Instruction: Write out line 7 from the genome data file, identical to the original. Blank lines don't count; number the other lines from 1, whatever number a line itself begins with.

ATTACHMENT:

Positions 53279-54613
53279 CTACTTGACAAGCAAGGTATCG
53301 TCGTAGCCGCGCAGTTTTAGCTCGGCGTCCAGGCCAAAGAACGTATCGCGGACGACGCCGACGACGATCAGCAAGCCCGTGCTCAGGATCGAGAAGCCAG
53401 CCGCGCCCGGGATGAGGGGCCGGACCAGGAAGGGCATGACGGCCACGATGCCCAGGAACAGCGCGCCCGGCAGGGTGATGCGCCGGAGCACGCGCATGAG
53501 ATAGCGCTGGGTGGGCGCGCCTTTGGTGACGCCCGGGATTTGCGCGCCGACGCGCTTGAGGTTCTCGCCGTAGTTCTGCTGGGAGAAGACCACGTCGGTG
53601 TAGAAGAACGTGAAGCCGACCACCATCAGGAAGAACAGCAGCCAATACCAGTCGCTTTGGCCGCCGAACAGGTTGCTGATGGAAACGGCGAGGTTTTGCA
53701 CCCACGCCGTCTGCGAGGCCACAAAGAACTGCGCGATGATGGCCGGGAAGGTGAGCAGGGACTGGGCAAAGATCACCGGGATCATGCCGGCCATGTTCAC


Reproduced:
53701 CCCACGCCGTCTGCGAGGCCACAAAGAACTGCGCGATGATGGCCGGGAAGGTGAGCAGGGACTGGGCAAAGATCACCGGGATCATGCCGGCCATGTTCAC